WASHINGTON, D.C. -- Lottery directors from seven states are planning a trip to Washington next week to speak out against a bill that would legalize Internet poker while restricting the online expansion of lotteries and other games.
Officials from Kentucky, Idaho, Washington state, Missouri, New Hampshire, Georgia and Iowa have signed up for the lobbying fly-in, said David Gale, executive director of the North American Association of State and Provincial Lotteries.
The target is a bill being prepared by Sens. Harry Reid, D-Nev., and Jon Kyl, R-Ariz., that would legalize and set up a framework to license and regulate online poker games.
At the same time, it would restrict most other forms of online gambling, including efforts by states to expand their lotteries into online offerings that might more closely resemble keno or slot machines.
"The purpose of the trip is to just get our message out that gaming is a right that belongs to each individual state and it's up to each state to determine not just the games they offer but the manner in which they are offered to their players," Gale said Wednesday.
Reid spokeswoman Kristen Orthman said the bill that has drawn the ire of state officials, including a number of governors and state legislators, "is just a draft. We continue to work with all stakeholders, including states, to address concerns."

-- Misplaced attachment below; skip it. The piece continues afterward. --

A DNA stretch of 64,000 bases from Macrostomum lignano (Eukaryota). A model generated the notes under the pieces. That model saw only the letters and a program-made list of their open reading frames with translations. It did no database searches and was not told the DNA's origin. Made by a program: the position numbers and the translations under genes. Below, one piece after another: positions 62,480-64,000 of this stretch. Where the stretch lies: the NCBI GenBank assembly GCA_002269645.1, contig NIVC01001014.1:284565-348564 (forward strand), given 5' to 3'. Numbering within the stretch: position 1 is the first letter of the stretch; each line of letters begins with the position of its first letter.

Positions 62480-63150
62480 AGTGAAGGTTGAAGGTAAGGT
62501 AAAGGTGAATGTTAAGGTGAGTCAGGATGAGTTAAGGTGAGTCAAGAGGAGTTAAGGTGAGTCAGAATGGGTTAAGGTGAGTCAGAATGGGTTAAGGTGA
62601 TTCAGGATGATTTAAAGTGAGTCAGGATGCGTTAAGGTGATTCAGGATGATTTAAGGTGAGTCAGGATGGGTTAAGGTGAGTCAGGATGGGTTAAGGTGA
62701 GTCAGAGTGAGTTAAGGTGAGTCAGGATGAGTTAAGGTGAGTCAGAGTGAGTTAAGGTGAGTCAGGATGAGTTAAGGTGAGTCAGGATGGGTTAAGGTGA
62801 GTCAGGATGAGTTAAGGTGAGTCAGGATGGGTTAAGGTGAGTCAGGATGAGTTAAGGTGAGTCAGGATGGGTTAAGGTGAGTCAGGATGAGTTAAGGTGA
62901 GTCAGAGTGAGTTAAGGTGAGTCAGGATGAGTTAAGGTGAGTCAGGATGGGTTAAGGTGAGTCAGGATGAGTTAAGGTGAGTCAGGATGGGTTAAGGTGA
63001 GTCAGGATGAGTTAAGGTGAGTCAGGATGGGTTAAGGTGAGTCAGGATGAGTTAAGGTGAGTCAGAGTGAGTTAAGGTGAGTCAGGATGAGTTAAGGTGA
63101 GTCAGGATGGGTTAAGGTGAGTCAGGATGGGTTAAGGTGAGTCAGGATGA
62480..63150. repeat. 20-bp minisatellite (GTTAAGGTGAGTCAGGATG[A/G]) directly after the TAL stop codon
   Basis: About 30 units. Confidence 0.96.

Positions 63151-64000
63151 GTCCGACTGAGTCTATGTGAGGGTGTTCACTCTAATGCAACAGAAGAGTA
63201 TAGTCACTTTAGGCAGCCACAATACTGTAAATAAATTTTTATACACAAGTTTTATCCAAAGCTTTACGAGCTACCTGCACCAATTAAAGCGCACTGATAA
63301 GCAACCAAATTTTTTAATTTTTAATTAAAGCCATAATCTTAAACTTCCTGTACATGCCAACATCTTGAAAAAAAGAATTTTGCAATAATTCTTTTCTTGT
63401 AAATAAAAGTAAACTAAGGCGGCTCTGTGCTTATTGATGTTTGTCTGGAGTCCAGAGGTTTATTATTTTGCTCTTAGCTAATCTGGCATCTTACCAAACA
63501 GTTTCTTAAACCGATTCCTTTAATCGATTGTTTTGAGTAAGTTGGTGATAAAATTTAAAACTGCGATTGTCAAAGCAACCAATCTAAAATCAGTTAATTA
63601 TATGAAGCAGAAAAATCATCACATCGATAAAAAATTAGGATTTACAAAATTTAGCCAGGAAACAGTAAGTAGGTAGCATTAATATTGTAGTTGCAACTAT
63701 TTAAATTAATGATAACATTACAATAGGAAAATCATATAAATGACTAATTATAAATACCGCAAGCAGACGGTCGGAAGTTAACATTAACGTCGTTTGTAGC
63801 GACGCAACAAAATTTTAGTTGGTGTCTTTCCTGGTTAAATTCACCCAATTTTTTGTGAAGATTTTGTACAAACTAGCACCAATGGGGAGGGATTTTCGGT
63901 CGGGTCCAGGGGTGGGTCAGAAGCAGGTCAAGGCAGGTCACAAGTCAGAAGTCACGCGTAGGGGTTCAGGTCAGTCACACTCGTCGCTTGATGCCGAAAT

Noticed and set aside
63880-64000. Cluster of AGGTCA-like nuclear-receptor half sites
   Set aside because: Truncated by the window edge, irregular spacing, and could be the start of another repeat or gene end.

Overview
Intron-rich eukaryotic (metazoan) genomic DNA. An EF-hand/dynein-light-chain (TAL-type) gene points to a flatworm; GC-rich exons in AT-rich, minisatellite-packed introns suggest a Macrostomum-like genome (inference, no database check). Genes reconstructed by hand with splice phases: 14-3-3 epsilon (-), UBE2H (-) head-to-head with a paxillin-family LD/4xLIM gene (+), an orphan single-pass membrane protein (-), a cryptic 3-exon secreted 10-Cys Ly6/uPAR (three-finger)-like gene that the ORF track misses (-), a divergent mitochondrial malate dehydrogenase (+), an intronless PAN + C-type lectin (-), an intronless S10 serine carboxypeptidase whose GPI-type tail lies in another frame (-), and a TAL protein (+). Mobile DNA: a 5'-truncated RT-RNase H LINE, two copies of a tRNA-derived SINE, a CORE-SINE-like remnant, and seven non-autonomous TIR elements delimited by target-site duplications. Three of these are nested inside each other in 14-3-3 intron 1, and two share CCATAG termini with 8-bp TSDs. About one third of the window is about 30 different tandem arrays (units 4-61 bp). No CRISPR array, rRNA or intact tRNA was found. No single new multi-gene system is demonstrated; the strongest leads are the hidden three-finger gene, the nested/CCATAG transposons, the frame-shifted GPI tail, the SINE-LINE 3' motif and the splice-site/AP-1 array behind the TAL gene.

The stepped-up lobbying comes as lawmakers head into the home stretch of the 2011-12 Congress, with roughly three weeks remaining in a lame-duck session.
Reid, the Senate majority leader, is said to be looking for opportunities to pass the gaming bill. Supporters say regulation at the federal level would offer protections for consumers, plus safeguards for problem gamblers and underage players.
Critics say it would deprive states the chance to tap into the online gaming markets for needed revenue.
Among winners and losers, Nevada casinos that already are making forays into online poker would profit from the bill. Vendors positioning for more business from state lotteries would be hurt by it.
Gale said the number of lottery executives on the fly-in might vary depending on whether a winner is drawn by then for the record $550 million jackpot in Powerball that is offered in 42 states and Washington, D.C.
A drawing was scheduled for Wednesday evening. If no winner is found, the next drawing would be Saturday.
"Even if the jackpot rolls over, we will have a presence there [in Washington]," Gale said. "We feel it very important that our message is heard about this being a right for the states to determine, and not Reid or Kyl or anybody else."
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